Il-Kunsilli Lokali u r-residenti ma kienux meqjusa ta’ importanza biex jipparteċipaw f’dan l-eżerċiżżju, bħal dak li qallu li l-bankini, t-toroq, il-parking spaces, u pjażez li ser jieħdu (jew ħadu diga) mhux ir-residenti jagħmlu użu minnhom s’issa. Issa s-siġġijiet u l-imwejjed ser jibdew jingħataw prijorità.

Il-permessi ser jibdew jinħarġu mill-MEPA. Ser jinħareġ bis-sistema ta’ one-stop-shop. Jiġifieri applikazzjoni waħda biss li ma tieħux ħafna żmien biex tkun deċiża. Din hi sistema li tiffavorixxi lin-negozji u dejjem taħdem kontra r-residenti. Għax biex permess joħrog malajr ifisser li ftit li xejn ikun hemm ċans li min ikun effettwat bih isir jaf (jew ikun infurmat).

Insomma nistgħu ngħidu li dan m’hu xejn ġdid. Il-bankina issa m’għadiex tagħna lkoll, ser tkun tagħhom biss.

In Tourism – small is beautiful too

Villa del Porto Kalkara

First published in 1973, Ernst Schumacher’s Small is Beautiful – economics as if people mattered has always presented a challenge to politicians and economic planners. It contrasts to, and in many instances it actually is, the direct antithesis of the “economies of scale” and as such it is often discarded by those who dream of quick results.

Schumacher, an economist by training, had one specific message: the promotion of people-centred economics. Our economics are profit-focused, with decisions being constantly made on profitability criteria, rather than on human needs. People should come before profits.

Human needs as well as environmental impact should be factored in at the drawing-board stage of all economic decisions. Reading through plans and strategies on the development of tourism in Malta over the years, one inevitably reaches the conclusion that these plans and strategies are focused on hotels, as if nothing else mattered. Tourism is, however, much more than hotels and the hotel industry.

It is only fairly recently that some thought is being given to boutique hotels and agri-tourism: alternative, small-scale tourism opportunities.  Yet much more needs to be done if we are to move along the path of sustainable tourism which, whilst being practically harmless environmentally, can be of considerable benefit not just to our economy but also to our families, in particular those in small communities.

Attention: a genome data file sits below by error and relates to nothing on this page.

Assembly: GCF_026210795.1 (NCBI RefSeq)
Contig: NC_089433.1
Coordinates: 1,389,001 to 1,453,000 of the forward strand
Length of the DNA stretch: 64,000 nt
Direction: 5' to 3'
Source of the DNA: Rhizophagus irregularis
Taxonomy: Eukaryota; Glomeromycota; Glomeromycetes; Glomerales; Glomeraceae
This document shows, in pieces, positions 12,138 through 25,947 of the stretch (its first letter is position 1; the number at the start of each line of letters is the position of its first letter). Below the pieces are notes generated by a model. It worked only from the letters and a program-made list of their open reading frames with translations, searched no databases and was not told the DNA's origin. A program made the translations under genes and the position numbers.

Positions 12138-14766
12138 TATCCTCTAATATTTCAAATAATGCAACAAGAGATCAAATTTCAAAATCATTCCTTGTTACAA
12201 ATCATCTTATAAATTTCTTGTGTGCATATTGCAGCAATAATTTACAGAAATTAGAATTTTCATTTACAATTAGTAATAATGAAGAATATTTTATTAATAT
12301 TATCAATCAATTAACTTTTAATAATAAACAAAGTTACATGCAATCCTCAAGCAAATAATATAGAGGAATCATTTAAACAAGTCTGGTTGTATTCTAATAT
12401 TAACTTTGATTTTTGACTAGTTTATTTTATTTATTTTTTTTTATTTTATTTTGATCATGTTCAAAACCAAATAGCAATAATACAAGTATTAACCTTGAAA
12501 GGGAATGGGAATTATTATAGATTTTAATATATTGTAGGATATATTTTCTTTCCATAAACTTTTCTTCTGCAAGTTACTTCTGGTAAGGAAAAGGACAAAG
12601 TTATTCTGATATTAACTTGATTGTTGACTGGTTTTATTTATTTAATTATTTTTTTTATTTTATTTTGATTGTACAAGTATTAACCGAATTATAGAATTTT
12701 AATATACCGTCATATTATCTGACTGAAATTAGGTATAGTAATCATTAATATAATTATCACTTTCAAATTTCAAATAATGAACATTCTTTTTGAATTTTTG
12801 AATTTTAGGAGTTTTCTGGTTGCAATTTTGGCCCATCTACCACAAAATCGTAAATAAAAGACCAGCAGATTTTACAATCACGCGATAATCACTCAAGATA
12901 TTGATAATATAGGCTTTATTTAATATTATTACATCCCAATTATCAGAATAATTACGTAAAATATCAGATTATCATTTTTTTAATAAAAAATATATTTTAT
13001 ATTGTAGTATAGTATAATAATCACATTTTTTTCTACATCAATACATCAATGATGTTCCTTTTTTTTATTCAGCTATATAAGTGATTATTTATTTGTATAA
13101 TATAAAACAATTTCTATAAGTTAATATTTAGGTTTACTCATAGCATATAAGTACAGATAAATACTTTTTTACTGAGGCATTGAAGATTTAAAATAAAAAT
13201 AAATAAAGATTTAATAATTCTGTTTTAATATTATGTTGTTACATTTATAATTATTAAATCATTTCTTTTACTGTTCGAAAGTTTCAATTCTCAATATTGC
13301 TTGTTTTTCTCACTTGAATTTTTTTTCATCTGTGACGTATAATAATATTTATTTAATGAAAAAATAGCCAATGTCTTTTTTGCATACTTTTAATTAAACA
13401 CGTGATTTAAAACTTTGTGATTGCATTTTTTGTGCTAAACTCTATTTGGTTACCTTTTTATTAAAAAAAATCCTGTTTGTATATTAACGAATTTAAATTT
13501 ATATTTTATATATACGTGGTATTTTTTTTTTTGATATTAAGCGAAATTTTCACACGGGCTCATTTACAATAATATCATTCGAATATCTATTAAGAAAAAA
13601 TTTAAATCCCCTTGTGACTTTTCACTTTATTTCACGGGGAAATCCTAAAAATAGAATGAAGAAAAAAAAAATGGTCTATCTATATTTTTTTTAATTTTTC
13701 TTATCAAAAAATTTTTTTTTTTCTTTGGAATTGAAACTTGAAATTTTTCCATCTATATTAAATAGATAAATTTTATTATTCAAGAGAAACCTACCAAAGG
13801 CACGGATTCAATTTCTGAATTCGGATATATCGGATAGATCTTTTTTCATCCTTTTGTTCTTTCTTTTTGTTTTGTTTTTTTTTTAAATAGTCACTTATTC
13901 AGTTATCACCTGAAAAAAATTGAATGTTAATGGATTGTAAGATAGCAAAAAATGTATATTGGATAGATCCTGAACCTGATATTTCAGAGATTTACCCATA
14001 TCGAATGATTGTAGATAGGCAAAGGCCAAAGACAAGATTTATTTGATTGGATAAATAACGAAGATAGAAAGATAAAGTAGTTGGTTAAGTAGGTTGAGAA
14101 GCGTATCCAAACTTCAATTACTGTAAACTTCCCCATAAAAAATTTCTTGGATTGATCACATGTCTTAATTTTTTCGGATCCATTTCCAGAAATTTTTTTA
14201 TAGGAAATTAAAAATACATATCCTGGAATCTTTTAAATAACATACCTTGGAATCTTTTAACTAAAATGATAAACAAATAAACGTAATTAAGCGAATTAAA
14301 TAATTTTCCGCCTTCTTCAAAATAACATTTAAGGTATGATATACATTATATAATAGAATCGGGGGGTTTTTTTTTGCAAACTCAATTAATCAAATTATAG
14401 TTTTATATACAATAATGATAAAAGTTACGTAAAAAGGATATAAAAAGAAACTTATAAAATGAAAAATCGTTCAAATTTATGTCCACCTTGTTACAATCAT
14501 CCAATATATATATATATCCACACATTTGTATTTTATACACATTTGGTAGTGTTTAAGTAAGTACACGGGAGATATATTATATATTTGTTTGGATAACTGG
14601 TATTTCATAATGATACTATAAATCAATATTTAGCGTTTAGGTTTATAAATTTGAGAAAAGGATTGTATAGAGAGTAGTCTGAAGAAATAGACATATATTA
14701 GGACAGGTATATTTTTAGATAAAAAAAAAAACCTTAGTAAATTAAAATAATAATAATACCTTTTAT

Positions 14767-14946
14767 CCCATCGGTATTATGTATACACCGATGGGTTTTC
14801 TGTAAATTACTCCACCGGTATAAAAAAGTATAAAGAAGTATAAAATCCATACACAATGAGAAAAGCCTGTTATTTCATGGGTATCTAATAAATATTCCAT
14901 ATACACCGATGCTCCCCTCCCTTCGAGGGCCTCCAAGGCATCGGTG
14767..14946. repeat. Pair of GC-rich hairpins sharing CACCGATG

Earlier this week, I was alerted by residents in Lija to an application submitted to MEPA [PA2822/15] to convert a large townhouse in a residential area into a boutique hotel. This proposed hotel would have nine bedrooms with ancillary facilities and it covers a total area of 1,110 square metres, including a garden. When finished, it could cater for a maximum of twenty guests.

Being small, such a boutique hotel would  fit in easily in any of our towns or villages. Its impact would be compatible with that generated by three or four families in the community. Being generally family-run helps considerably to give a human face to this tourism outlet as well as offering excellent service.

However the local residents are  worried about the compatibility of this development with the residential nature of the area. Their worries are not just about the impact of the hotel’s services but more on the possible spinoffs such as whether the bar and restaurant, as well as the swimming pool  – to be constructed in what is currently the garden – would be open to people who are  not actually staying in the hotel. The residents are worried about noise pollution well into the silent hours, the generation of increased traffic and subsequent parking problems – problems they associate with such spin-off activities.

The residents cannot be blamed for their concerns because no one has explained what the practical operational limits of boutique hotels will be – and this is because there are no MEPA guidelines on the subject. The various applications for the provision of boutique hotels that MEPA has processed in the recent past are considered within existing general policies. Likewise, perusal of the Malta Tourism Authority’s website does not reveal any guidelines to help prospective developers of boutique hotels navigate the relatively unchartered waters of such an activity in a residential area.

A number of local councils are similarly concerned because, although they understand and appreciate the benefits to the local economy of encouraging the use of large properties as boutique hotels they are apprehensive about the collateral damage to community life. Large townhouses as well as historical buildings in our towns and villages can be given a new life by being converted to boutique hotels but great care must be taken to ensure that this development is not driven by economics alone. It needs to be community driven and local councils in particular need to be partners in this drive to develop an untapped area of sustainable tourism.

If handled properly, it is potentially a win-win situation but the concerns of the residential communities must be addressed immediately. If this is done, tourism will take a gigantic step forward as it will develop a human face.

published in The Malta Independent on Sunday – 23 August 2015

Boutique Hotels f’Malta u l-impatt fuq ir-residenti

Malta Tourism Authority

 

Qed ikellmuni residenti minn lokalitajiet diversi. Uħud minnhom huma inkwetati li ħdejhom ser tfaqqas boutique hotel.